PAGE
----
Creativity for Dummies – Transcript of the presentation delivered by Ms. Claire Souchet, Creative Director of LRparis.com at Proseedasia, in Monstar Hub, Bangkok / Thailand
I’ve been running design studios for 8 years and “Be creative” is one of the sentences I hate the most, because above all it denotes a laziness and lack of thought.
Golda Meir, Israel’s fourth prime minister, and one of the first women to ever be elected head-of-state, once famously said “Don’t be so humble, you’re not that great.” I’ll wager that if you head or work in a startup, especially here in Thailand, you see yourself as at least a slightly creative person.
So let’s put your creativity, or lack thereof, to the test shall we?
Let’s start by asking – Do you have at least three ideas a day?
You’re well on your way to being creative, but is having ideas enough?
While having ideas fulfills the ORIGINALITY requirements of creativity, it’s not enough.
What’s missing is the EXECUTION. The CREATE part of creativity.
The difference between “having ideas” and “being creative” is the action. The DOING.
To be creative you must take action to execute and manifest your ideas. The verb you use to describe your action might be build, paint, achieve, make, complete, practice, implement, act, play, etc. – But it has to be an ACTION.
In this regard i feel a sentiment once expressed to me by contemporary painter and international art icon Yan Pei Ming is most relevant. He said: “People ask me to talk about my paintings. I cannot. all I can is to paint.”
Similar ideas are promoted by IDEO, who offer a lecture titled “Stop Talking, Start Making” that highlights the importance of including prototyping as early as possible in the creative process. A key point being that it is only via prototyping that we allow ourselves the opportunity to plan for the unexpected.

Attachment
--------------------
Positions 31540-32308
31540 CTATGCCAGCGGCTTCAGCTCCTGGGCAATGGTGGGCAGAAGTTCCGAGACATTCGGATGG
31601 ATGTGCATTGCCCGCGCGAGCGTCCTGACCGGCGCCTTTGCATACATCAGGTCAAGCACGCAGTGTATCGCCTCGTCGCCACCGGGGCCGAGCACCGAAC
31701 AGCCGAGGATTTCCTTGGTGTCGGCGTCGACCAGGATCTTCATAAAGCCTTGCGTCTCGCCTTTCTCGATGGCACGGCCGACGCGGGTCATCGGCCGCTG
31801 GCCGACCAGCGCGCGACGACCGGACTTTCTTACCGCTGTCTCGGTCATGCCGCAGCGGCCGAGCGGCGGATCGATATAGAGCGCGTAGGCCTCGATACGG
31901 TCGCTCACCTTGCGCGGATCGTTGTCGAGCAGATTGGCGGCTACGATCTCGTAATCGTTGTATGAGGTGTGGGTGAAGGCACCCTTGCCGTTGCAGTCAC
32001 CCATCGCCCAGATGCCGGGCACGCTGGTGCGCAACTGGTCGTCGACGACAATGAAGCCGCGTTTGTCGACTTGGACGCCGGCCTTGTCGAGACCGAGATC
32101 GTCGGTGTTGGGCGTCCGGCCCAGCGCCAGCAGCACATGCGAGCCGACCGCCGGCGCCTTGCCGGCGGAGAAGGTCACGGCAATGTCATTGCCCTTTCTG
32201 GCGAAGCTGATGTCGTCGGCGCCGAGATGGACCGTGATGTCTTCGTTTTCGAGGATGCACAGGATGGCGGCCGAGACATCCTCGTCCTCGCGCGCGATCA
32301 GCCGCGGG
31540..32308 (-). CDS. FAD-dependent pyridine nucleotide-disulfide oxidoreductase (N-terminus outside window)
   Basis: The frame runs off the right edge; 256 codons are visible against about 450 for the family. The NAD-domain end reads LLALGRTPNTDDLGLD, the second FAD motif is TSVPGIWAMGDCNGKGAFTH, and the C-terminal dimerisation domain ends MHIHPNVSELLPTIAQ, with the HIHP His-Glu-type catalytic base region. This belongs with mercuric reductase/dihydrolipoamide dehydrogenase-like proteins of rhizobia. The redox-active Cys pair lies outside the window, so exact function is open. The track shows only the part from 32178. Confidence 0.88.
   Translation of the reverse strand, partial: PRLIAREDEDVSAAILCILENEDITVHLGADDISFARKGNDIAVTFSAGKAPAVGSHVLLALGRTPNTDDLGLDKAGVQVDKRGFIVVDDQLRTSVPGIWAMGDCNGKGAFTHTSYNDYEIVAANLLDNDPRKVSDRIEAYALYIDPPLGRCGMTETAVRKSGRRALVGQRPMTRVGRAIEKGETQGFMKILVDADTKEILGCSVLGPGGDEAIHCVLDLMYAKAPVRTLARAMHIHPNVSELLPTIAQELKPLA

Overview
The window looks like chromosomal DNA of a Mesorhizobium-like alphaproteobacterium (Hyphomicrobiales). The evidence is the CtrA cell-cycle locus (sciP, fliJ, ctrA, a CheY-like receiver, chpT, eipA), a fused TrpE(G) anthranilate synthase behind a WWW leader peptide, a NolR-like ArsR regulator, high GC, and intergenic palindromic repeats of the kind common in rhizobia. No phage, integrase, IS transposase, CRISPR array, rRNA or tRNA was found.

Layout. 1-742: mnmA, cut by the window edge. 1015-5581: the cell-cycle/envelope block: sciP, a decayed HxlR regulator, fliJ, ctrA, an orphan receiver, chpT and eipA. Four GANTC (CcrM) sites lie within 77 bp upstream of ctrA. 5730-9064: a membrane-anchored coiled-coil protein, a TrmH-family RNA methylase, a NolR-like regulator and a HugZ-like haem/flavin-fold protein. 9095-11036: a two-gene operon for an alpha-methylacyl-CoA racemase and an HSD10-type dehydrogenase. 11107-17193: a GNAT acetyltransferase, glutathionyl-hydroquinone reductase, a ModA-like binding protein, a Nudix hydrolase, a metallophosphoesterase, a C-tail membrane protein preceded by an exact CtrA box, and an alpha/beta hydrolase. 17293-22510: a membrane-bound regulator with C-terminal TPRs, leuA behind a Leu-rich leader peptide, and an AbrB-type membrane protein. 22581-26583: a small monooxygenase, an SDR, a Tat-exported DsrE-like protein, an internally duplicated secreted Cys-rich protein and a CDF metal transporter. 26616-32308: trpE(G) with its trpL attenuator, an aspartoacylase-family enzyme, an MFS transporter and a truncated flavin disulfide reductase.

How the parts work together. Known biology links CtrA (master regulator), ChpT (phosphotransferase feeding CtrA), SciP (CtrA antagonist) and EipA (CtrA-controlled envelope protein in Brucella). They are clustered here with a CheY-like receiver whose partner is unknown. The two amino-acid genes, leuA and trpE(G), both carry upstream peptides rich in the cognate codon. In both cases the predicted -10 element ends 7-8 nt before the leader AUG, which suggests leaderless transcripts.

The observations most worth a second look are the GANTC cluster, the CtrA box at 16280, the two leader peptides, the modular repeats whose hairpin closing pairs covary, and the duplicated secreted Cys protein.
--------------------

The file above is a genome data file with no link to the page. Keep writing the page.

To summarize – Being creative is the ACTION of MANIFESTING your originality.
Now that we’re clear on how action is required for creativity, it’s important we understand how we can protect and foster our creativity.
Chief among the threats your creativity faces is your routine, and it’s a tough challenge to face.
Psychologically we’re all geared to develop routines because they allow us to operate on “autopilot” and conserve energy. Routines are literally tied to our evolution as a species and they manifest as a cognitive bias known as the Familiarity Heuristic.
Here’s how it works in a in a nutshell: Any time we face circumstances that promote us to take make a choice or take action our brain records the results of the choice or action we made. As long as the results are satisfactory and/or sufficient, our brain records them as “safe”. When we face similar conditions again our brain retrieve the same choices and associates them with feelings of comfort, safety and pleasure. This is done in an effort to conserve energy, and reduce our risk of making a worse decision. The Familiarity Heuristic is the reason you always end up in the same restaurant (“your favorite”), and Routine is your brain operating on “safe mode”.
But doing the same thing over and over again because it’s safe and comfortable is the opposite of the boundary challenging behavior creativity needs in order to manifest itself.
There are a number of ways we can defeat our tendency to prefer routines. Probably one of simplest ones to adopt is to set a personal goal to do something you’ve NEVER done before at least once a month. It needn’t be anything huge. It’s enough that you go to a new restaurant, eat a new dish, try a new activity, read a book by an author you’re unfamiliar with – Anything.
Breaking our routines this way opens us up to new experiences and promotes our creativity. My own experience, after 8 months of consciously maintaining this effort, is that is has lead me to places I‘ve never been, to meet people I would probably never meet. I even adopted a cat!!!
Beyond a requirement for action, creativity also requires space. At the very least it requires intellectual space, and freedom of speech, but having a physical space to be creative is a big help. In that respect I’d like to thank our sponsors at Monstar Hub, for welcoming, encouraging and nurturing creativing in the heart of Bangkok.
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